I had done, some time ago, a piece on the disadvantages of being a man. Strangely enough, all of them stemmed from the current structure of our society, which undeniably advantages men disproportionately. There are a few corrections that need to be made to that essay, which I’ll try to touch on in here. I feel the need to talk about “masculinism”, “egalitarianism” (in reference specifically to gender relations), what it could look like, and why it’s particularly incomplete without integrating into feminism.

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Crommunist imagines Macklemore and Tim Wise as a buddy cop story

Absolutely brilliant. What an inspiring story of overcoming adversity in the face of anti-white bigotry!

(ELMORE and WISER sit at a dimly-lit bar, drinks in front of them. Music by Kenny G plays in the background. The bar is mostly empty, save for a few regular patrons.)

ELMORE: I don’t get you, Wiser. You’ve been on the force for 20 years, but you’re still front line. Why not write the sergeant’s exam? Why not try to move up the ladder?

WISER: (Sighs) You still don’t get it, kid. The system is rigged against guys like us. You think I haven’t written that exam? You think I want to be stuck in the same place? It’s all bullshit politics.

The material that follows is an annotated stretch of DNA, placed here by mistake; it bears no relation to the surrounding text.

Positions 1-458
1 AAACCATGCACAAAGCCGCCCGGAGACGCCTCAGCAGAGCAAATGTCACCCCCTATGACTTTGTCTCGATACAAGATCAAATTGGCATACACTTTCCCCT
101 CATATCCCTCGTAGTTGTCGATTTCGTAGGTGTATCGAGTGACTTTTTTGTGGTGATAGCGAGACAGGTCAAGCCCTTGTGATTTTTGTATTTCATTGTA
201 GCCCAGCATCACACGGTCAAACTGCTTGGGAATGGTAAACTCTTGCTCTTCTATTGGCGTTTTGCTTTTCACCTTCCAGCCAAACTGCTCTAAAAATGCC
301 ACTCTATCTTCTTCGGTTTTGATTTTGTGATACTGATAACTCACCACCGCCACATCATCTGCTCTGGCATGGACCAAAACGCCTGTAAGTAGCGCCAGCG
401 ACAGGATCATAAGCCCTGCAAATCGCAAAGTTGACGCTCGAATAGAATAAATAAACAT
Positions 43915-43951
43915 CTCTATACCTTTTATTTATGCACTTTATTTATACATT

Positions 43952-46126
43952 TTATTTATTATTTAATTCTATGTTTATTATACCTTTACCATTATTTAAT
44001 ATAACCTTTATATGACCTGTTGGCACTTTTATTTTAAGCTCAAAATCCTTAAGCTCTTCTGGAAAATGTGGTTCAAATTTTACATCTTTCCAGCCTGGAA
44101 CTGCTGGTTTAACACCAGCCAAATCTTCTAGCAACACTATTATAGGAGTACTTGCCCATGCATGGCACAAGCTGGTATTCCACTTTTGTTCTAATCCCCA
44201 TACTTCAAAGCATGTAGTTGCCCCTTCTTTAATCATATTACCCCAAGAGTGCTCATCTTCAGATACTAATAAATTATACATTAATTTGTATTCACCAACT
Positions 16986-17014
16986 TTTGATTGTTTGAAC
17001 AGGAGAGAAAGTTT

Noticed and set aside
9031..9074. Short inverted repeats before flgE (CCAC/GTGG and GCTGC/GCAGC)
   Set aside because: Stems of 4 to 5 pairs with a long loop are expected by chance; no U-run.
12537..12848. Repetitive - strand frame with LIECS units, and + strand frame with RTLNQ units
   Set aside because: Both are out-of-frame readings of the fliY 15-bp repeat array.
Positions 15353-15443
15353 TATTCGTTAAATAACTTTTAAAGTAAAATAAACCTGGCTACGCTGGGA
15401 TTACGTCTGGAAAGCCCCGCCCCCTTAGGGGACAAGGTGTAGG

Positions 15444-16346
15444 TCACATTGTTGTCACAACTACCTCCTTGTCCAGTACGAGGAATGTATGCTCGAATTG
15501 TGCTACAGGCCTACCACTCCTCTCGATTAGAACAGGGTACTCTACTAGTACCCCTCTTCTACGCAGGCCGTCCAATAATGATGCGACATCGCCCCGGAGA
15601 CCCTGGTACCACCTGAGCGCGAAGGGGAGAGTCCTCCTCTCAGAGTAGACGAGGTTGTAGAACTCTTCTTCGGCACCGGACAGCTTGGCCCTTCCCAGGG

ELMORE: What do you mean?

WISER: I used to be like you, Elmore. I used to believe that the system could treat folks like you and me fairly, if we played by the rules. But all that changed when the mayor hired the first black police commissioner. At first I thought it was a great step. Clear out some of the old racists, get some new blood in the chain of command. Really change the force, you know?

ELMORE: So what happened?

WISER: The new commissioner turned out to be just as racist as the old one. The first thing he did was appoint a deputy. You know what colour that deputy was? Black. Then when it was time for a new Internal Affairs chief, the commissioner put forward a list of recommendations. Not a white man on the list.

ELMORE: I can’t… I can’t believe it

WISER: Believe it. Face it, Elmore. The tables have turned. Now guys like you and me are riding at the back of the bus, while the commissioner puts all his buddies in all the positions of authority.

Read more. Now.

Craig Cobb’s got a little black in him

If you’ve never heard of him, this guy’s a real piece of work.

White supremacist and leader of the so-called “Creative Movement”, Craig Cobb was born and raised in Boston. He grew disenchanted with Christianity when his racism was too much even for the more intolerant churches, inherited some money, and moved to Estonia to build a white supremacist movement. There, he founded a white supremacist media sharing website called Podblanc. Then he was deported to Canada after the Estonian government decided he was a hateful asshat; he landed in Vancouver where he was issued a summons to appear in court over Canada’s hate speech laws with respect to his site. He skipped across the border and is wanted in Canada to this day. Cobb is currently trying to remake Leith, North Dakota in his lily-white image.